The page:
- Malala Yousafzai (malalafund.org): We all know her name, yet only three years ago Malala could have been another statistic in an on-going struggle between extremist groups and basic rights for people, and in this case for women in Pakistan. Today she’s a Nobel Peace laureate and perseveres in her activism for the right to educational freedom all over the world. Her story is exceptionally moving. I highly recommend watching the documentary “He Named Me Malala” right this moment if you haven’t already! Her fierce outspokenness provides a wonderful example for aspiring activists; she proves that you can destroy schools and murder people, but you cannot destroy an idea.
- The Young Women’s Studies Club (YWSC): I’ve had the opportunity to mentor at the Young Women’s Studies club at Hoover High, a highly diverse and low-income school. The program started around 20 years ago by SDSU’s women’s studies department, partnering with Hoover to create a girl-focused space of acceptance and open dialogue for students to engage in activities and topics left out of textbooks and classroom discussion. Seeing the girl’s intelligence, passion and confidence affords optimism for the growing feminist movement. I never had anything like that in high school! They understand concepts that I didn’t learn until halfway through college.
- Teeki (@teekigram; Teeki.com): These spectacular women launched their own yoga/fitness clothing line, but here’s the catch-all of their clothes are made of spun polyester originating from recycled plastic bottles!! And by subtracting the factor of creating new oil-based materials that usually go into fabrics like polyester and spandex they don’t contribute any more carbon emissions. These new methods of manufacturing and production are vital for the future of our planet and because of increasing consumer awareness, lots of businesses are taking heed and transitioning bit-by-bit to more sustainable practices such as this.
- Tribe de MAMA (@tribedeMAMA): Please follow these women on Instagram immediately; as it says in the name, this tribe of women from all over are celebrating, empowering and worshiping themselves and one another in all of their life giving, Mother Earth goddess wisdom. Truly inspiring to witness the transformation of women all over the world through the ever-expanding les of social media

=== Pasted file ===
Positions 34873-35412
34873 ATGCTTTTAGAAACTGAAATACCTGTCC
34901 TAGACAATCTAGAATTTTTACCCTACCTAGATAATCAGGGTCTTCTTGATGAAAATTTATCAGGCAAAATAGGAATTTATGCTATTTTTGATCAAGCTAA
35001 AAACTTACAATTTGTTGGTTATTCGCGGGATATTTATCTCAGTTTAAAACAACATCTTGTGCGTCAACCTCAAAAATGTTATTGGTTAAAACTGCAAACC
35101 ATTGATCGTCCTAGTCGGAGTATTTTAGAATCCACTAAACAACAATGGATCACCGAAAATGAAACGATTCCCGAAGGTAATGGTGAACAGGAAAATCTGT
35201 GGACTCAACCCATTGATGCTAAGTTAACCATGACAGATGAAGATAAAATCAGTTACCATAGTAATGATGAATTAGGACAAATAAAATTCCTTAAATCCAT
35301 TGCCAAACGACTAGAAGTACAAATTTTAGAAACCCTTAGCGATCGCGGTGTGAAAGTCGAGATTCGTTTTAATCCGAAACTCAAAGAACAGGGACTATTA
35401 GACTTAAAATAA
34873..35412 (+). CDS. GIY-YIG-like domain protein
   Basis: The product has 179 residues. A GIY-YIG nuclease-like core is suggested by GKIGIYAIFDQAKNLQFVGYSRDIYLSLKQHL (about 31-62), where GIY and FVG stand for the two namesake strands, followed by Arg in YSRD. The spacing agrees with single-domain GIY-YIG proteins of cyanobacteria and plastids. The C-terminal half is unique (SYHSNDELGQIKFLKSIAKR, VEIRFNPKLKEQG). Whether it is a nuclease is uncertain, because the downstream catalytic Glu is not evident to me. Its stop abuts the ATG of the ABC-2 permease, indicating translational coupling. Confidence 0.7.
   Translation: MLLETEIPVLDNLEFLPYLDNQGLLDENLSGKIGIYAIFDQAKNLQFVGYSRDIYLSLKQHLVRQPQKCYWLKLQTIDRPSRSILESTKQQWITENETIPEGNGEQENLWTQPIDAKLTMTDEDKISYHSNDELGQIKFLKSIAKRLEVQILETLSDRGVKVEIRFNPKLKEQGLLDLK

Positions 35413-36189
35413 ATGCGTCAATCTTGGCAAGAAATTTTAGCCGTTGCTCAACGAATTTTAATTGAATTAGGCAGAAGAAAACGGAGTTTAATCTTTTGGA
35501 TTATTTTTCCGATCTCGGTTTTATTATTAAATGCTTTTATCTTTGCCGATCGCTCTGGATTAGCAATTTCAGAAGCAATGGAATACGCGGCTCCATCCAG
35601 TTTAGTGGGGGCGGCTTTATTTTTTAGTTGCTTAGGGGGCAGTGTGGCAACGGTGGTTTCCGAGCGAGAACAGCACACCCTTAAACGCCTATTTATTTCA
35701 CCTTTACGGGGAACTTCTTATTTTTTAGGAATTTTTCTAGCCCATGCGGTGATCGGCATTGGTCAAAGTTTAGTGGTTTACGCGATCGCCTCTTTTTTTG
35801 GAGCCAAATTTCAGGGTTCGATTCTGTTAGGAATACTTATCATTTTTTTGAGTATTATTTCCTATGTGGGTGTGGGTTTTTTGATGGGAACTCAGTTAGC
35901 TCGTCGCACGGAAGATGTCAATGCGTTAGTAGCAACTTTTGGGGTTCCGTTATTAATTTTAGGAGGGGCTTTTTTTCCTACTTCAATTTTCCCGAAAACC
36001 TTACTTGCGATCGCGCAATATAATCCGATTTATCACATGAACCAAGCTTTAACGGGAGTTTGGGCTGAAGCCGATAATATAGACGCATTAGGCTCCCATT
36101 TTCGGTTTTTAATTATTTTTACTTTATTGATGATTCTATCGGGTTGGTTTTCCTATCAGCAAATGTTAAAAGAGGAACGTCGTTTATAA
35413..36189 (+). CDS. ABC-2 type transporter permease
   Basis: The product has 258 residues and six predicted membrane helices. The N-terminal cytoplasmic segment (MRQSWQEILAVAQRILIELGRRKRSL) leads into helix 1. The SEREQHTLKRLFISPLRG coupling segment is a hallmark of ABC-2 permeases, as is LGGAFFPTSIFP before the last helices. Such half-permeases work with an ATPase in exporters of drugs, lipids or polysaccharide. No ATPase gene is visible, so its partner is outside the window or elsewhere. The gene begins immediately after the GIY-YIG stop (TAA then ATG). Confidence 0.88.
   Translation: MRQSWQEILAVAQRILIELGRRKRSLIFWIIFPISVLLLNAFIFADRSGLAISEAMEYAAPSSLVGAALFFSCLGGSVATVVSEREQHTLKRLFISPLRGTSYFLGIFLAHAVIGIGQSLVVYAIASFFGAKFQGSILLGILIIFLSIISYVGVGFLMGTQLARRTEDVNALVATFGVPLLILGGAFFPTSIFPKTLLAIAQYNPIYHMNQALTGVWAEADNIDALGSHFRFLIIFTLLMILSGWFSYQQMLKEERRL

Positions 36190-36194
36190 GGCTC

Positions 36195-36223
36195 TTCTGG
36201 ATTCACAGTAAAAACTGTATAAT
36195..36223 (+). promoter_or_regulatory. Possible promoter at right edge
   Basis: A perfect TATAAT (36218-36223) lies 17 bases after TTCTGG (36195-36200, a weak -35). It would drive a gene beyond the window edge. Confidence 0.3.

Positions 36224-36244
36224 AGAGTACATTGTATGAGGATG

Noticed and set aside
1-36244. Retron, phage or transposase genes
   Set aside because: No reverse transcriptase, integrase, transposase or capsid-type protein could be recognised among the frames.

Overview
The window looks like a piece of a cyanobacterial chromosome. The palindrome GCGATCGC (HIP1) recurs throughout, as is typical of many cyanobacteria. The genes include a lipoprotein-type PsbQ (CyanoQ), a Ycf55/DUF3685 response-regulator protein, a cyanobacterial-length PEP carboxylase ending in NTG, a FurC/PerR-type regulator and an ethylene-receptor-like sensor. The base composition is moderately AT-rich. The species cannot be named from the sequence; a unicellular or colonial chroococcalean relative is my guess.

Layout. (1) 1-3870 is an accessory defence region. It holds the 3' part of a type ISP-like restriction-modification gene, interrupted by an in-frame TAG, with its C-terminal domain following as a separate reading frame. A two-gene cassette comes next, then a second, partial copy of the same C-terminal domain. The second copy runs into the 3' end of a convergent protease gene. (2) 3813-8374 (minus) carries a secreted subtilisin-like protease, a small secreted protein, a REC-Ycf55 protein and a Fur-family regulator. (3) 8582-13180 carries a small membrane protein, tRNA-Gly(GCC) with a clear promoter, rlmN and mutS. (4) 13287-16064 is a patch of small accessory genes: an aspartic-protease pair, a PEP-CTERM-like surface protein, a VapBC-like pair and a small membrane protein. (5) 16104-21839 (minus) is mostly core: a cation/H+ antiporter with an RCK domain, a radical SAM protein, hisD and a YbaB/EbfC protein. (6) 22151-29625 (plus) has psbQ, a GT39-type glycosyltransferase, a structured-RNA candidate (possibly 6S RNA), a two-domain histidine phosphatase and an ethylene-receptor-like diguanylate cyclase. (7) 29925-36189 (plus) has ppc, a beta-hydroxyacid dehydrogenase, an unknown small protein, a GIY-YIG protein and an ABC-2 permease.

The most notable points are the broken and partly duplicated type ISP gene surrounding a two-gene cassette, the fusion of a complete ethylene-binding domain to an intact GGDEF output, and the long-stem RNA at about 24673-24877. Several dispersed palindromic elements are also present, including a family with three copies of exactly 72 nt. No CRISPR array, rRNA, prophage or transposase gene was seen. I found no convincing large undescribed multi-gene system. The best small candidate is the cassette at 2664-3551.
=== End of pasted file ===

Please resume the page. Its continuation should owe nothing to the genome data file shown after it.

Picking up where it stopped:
- Pilots in India: In India, the very first female air force fighter pilots are set to take flight this summer. There are only three of them, but they have “opened the floodgates to prove their mettle”, demonstrating once again to the world that women are just as capable as men at anything. They even touched down in Saudi Arabia, where women still aren’t legally permitted to drive! A great juxtaposition of what still needs to change, and the boundaries women are crossing everywhere.
- Femmes Africa Solidarité (fasngo.org): A transnational feminist NGO (TFN), FAS is making huge leaps in the fight for women’s equality in the Great Lakes region of Africa, and around the world. The organization was conceived during a conference held by a Geneva-based NGO, Synergies Africa, composed of women lawyers, judges, academics and entrepreneurs, along with representatives of other NGOs and international organizations to enhance the roles of African women in preventing, managing, and resolving conflicts. Since then, FAS has been a huge factor in implanting a United Nations Security Council Resolution, 1325 on Women, Peace and Security within Africa and leading the way for nations around the world to do the same. While we have lots of movie stars, authors and other celebrities acting as the spokeswomen/men for the mainstream feminist movement, these women are doing the behind the scenes dirty work for the people who need it most!
Leah Schroeder is a fourth year undergraduate student and San Diego State University, a research assistant and aspiring feminist activist, writer, and fighter for human rights and equality everywhere. She is currently preparing research reports for the Transnational Feminist NGO Femmes Africa Solidarité supervised by an SDSU professor, and looking to join the Peace Corps following graduation.